GMT Part 3: Working with NetCDF data by creating a synoptic weather map
For my thesis I had to examine synoptic scale circulation over
South-Africa, I wanted to recreate a classic synoptic map that
represented mean sea level pressure and also geopotentail at 500hPa.
I knew the South-African Weather Service
(SAWS) has daily
make publicly available, but the maps are not always the highest
quality as they are hand drawn - a tedious process I would imagine.
A SAWS synoptic map.
In addition to this I was also attempting to better understand GMT’s
handling of NetCDF files. I used
data in my thesis for WRF and also some objective clustering, the ERA
dataset was thus the obvious choice. Using GMT to recreate these
synoptic maps took me a couple of days, mostly the time consumption
was related to handling the NetCDF data. GMT uses Reverse Polish
Notation (RPN) for math functions which I needed to figure out as
you’ll see. It is also useful to have CDO, ncview and ncdump installed
for data inspection and manipulating. A last point is that I compiled
it all in a bash script, this is useful for various reasons, so just
learn to do it.
First off a synoptic map is pretty simple, it consists of pressure
levels and if you really want you can add some other variables such as
CAPE, temperature, precipitate water, and so forth. Synoptic mainly
refers to a scale in this context if you wondered, a 1975
by Isidoro Orlanski explains this concept of scale related to weather
and climate clearly. You’ll notice is that the projection used in the
SAWS map is not the Mercator projection I’ve used previously, but
instead a equal area
namely Lambert Azimuthal
Coincidently someone already explained the projection using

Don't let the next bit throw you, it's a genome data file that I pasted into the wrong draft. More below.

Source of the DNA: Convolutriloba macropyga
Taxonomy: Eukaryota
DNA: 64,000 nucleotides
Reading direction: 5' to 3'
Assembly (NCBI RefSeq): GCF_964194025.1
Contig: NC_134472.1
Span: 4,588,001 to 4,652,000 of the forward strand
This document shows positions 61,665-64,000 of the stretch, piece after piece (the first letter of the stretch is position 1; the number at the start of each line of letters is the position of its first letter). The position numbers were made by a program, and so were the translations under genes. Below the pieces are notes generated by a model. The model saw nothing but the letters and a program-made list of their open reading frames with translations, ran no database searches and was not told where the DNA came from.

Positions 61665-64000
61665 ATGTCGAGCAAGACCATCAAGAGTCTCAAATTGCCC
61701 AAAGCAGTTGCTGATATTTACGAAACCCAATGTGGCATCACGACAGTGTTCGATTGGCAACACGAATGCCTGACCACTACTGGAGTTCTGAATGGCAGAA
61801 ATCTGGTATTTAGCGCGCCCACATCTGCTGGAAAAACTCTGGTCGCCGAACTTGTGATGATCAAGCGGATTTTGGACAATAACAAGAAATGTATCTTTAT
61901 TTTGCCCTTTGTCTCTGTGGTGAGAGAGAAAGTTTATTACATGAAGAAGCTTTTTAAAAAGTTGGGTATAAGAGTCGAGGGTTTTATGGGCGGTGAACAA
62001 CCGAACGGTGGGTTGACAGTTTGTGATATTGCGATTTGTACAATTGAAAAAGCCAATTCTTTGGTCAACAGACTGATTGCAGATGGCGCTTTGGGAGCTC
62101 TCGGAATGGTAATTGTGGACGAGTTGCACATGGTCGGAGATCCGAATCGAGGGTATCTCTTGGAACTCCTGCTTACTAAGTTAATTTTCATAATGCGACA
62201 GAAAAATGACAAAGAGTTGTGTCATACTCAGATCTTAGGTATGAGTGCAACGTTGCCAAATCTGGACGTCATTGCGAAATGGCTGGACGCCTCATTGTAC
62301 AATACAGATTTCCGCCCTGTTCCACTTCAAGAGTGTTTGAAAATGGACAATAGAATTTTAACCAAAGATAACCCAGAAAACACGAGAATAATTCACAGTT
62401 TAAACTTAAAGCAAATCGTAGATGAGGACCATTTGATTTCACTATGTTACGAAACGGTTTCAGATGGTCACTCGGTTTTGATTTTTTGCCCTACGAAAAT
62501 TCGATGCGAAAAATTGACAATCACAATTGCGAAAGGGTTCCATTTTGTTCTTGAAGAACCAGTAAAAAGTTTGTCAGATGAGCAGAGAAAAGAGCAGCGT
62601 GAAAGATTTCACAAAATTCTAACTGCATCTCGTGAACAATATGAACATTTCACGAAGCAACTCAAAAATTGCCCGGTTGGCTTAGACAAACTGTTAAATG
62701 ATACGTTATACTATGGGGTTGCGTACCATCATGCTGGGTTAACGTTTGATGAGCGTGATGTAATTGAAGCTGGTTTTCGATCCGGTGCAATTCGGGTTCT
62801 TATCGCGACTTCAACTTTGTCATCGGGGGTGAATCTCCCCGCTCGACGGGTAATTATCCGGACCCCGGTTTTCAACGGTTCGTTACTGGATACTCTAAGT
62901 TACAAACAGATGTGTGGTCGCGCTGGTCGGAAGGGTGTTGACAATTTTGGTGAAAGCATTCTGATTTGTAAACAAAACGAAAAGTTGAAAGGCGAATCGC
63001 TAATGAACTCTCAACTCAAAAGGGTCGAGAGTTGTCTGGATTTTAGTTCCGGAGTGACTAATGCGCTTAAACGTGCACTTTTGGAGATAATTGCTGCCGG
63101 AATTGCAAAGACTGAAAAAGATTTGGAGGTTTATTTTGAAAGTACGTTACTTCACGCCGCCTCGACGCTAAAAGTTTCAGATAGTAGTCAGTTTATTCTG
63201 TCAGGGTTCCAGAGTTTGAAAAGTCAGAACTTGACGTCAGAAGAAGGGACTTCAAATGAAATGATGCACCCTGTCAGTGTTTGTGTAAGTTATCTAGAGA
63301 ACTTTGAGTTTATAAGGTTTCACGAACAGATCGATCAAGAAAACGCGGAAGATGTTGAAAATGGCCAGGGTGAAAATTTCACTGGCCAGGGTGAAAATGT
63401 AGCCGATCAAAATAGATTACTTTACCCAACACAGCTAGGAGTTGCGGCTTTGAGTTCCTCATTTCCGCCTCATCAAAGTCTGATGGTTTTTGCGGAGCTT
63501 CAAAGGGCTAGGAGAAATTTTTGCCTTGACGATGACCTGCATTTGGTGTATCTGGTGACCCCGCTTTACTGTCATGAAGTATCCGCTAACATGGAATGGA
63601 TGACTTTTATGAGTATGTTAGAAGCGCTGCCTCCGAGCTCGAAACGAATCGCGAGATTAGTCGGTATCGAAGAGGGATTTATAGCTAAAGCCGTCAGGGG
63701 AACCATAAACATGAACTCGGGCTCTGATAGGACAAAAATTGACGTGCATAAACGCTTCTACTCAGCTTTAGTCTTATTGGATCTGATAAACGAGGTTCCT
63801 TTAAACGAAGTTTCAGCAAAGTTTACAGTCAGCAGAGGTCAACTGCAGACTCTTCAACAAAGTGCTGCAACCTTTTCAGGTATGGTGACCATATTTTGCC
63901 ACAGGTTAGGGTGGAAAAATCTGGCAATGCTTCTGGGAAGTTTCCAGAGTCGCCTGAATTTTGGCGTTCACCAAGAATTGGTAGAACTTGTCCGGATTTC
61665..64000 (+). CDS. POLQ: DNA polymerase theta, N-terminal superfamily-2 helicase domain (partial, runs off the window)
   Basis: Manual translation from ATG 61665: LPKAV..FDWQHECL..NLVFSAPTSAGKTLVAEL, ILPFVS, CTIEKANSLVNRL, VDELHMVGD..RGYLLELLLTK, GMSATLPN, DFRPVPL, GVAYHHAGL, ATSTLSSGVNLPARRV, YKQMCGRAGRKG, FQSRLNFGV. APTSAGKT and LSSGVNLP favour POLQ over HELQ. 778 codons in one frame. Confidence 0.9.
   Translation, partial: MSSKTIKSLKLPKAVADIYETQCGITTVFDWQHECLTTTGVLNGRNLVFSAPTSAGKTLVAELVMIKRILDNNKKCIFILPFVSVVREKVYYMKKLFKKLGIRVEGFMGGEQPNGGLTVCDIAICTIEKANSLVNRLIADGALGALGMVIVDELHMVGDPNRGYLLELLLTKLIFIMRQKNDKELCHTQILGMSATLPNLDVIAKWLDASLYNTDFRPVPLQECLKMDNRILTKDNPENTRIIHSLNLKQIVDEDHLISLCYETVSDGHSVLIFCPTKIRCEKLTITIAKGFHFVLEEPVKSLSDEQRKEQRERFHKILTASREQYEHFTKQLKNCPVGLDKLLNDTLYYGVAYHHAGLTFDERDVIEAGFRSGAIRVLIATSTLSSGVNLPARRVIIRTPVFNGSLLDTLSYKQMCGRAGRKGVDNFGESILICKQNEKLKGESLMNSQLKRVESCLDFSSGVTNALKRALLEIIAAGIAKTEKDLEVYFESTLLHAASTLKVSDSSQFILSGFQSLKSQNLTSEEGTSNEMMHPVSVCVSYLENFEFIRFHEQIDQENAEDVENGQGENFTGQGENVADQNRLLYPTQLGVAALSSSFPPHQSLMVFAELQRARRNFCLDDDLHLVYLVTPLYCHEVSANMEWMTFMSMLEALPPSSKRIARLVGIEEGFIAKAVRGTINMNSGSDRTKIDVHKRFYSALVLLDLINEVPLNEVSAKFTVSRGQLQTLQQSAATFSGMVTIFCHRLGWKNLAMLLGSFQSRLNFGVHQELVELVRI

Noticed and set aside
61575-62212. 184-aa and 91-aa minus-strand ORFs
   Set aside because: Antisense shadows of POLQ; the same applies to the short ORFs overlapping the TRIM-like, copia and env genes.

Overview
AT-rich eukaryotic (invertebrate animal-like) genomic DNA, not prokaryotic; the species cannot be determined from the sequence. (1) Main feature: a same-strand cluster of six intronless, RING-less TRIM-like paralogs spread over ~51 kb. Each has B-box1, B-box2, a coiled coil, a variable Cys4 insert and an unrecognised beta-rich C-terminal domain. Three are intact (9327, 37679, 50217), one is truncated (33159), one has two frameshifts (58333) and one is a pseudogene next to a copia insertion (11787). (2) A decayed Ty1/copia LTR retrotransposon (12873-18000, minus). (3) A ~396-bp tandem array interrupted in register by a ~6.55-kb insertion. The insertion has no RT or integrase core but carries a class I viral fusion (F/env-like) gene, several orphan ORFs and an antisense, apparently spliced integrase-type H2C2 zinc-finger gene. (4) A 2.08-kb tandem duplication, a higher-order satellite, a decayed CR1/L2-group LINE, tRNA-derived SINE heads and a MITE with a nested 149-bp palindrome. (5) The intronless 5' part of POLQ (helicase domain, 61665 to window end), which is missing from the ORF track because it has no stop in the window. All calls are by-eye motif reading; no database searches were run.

South-Africa as an
A quick drawing of the basemap and we can see th projection is
This does not mean a lot without any land referance, the -K option
tells us we want to add something later to the map. Using pscoast and
-Df and -N1 options we can add coastlines and national borders to this
That was pretty straight forward, we can see that the map is more or
less similar to the synoptic map we want to make. Now we need to add
the pressure lines to the map, this gets a little more tricky. As
mentioned, I used ERA-Interim
data in my thesis, the data is maintained by the
ECMWF and publicly available, you do however
need to sign up to use the data. You can download the
data directly from the website, it is however easier to use the ECMWF
Do this to use the script I wrote below, otherwise it will
not work and you’ll think I’m stupid. So, once you’ve got that set up
the rest will make a little more sense.
I initially tried to just run gmt grdimage without any data conversion, this
did not work. Inspecting the ordinal data with,
Shows us the msl variable is is present,
I think the data needs to be in a 2-dimensional grid, explained
in more detail. To get a GMT compliant file we need to do,
Inspecting the data shows us that z has replaced msl
We can also see that 95334 is not a pressure value, we have to divide
it by 100. It is possible to use CDO or NCO tools, but the powerful
GMT has math functions in the form of Reverse Polish Notation
convert new mslp value by a 100 we can do
Because the data covers the whole word we can make a quick plot
without to much trouble using grdimage to see if everything seems
This gives us a image of the mslp scaled and covering the whole world.
We do however want a contoured mslp and also clip it to South-Africa.
To do this we need to call the psbasemap and pscoast functions we used
earlier and then use grdcontour to contour the data.
We get a nice map with the MSLP contoured over South-Africa, much like
the original synoptic map.
We can see that the ERA created map captures similar features as
the SAWS synoptic map; note the South-Indian Ocean High Pressure and
the South-Atlantic High Pressure and the low pressure from the
Easterly Wave over the Country. To add the L and H indicators I would
use inkscape at this time, a script would be possible but that is
beyond me right now. The weather stations indicators would also theoretically be
possible and I’ll try to figure that out in the future.
The below map is the final map I created, you can see The script below
does all the above steps with the addition of the upper 500hPa
geopotential. I also added some color. In the end we end up with a new
and improved (in my subjective opinion) synoptic map as seen below.